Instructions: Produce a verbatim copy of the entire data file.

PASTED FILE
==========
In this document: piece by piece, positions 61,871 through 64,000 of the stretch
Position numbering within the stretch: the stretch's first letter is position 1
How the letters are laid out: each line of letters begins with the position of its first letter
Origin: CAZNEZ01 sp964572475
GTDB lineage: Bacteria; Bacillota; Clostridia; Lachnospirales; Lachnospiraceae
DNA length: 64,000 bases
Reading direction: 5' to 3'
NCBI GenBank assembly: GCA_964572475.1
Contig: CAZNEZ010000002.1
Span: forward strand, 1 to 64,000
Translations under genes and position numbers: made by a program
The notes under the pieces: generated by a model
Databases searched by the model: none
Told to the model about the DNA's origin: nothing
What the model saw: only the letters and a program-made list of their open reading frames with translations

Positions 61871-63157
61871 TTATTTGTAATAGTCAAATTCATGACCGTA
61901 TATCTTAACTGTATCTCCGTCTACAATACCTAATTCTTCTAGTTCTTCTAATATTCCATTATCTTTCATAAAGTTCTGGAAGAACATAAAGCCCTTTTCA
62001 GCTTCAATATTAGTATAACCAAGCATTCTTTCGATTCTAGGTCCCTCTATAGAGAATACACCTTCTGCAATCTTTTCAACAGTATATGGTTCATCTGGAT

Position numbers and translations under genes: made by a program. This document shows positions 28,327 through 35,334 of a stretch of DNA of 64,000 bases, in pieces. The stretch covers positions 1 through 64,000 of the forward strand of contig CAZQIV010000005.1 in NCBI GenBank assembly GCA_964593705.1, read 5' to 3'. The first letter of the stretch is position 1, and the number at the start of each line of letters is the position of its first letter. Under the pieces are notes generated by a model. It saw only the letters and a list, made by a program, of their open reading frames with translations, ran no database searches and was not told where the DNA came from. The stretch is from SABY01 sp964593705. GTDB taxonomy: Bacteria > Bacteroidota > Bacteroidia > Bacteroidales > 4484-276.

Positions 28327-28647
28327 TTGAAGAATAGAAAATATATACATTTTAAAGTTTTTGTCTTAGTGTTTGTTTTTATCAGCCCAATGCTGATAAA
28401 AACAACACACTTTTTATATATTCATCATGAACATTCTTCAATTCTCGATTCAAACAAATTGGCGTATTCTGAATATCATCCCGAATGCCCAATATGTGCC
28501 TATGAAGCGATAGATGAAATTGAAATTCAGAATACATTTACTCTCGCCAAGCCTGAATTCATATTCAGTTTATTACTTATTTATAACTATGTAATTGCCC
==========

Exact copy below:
In this document: piece by piece, positions 61,871 through 64,000 of the stretch
Position numbering within the stretch: the stretch's first letter is position 1
How the letters are laid out: each line of letters begins with the position of its first letter
Origin: CAZNEZ01 sp964572475
GTDB lineage: Bacteria; Bacillota; Clostridia; Lachnospirales; Lachnospiraceae
DNA length: 64,000 bases
Reading direction: 5' to 3'
NCBI GenBank assembly: GCA_964572475.1
Contig: CAZNEZ010000002.1
Span: forward strand, 1 to 64,000
Translations under genes and position numbers: made by a program
The notes under the pieces: generated by a model
Databases searched by the model: none
Told to the model about the DNA's origin: nothing
What the model saw: only the letters and a program-made list of their open reading frames with translations

Positions 61871-63157
61871 TTATTTGTAATAGTCAAATTCATGACCGTA
61901 TATCTTAACTGTATCTCCGTCTACAATACCTAATTCTTCTAGTTCTTCTAATATTCCATTATCTTTCATAAAGTTCTGGAAGAACATAAAGCCCTTTTCA
62001 GCTTCAATATTAGTATAACCAAGCATTCTTTCGATTCTAGGTCCCTCTATAGAGAATACACCTTCTGCAATCTTTTCAACAGTATATGGTTCATCTGGAT

Position numbers and translations under genes: made by a program. This document shows positions 28,327 through 35,334 of a stretch of DNA of 64,000 bases, in pieces. The stretch covers positions 1 through 64,000 of the forward strand of contig CAZQIV010000005.1 in NCBI GenBank assembly GCA_964593705.1, read 5' to 3'. The first letter of the stretch is position 1, and the number at the start of each line of letters is the position of its first letter. Under the pieces are notes generated by a model. It saw only the letters and a list, made by a program, of their open reading frames with translations, ran no database searches and was not told where the DNA came from. The stretch is from SABY01 sp964593705. GTDB taxonomy: Bacteria > Bacteroidota > Bacteroidia > Bacteroidales > 4484-276.

Positions 28327-28647
28327 TTGAAGAATAGAAAATATATACATTTTAAAGTTTTTGTCTTAGTGTTTGTTTTTATCAGCCCAATGCTGATAAA
28401 AACAACACACTTTTTATATATTCATCATGAACATTCTTCAATTCTCGATTCAAACAAATTGGCGTATTCTGAATATCATCCCGAATGCCCAATATGTGCC
28501 TATGAAGCGATAGATGAAATTGAAATTCAGAATACATTTACTCTCGCCAAGCCTGAATTCATATTCAGTTTATTACTTATTTATAACTATGTAATTGCCC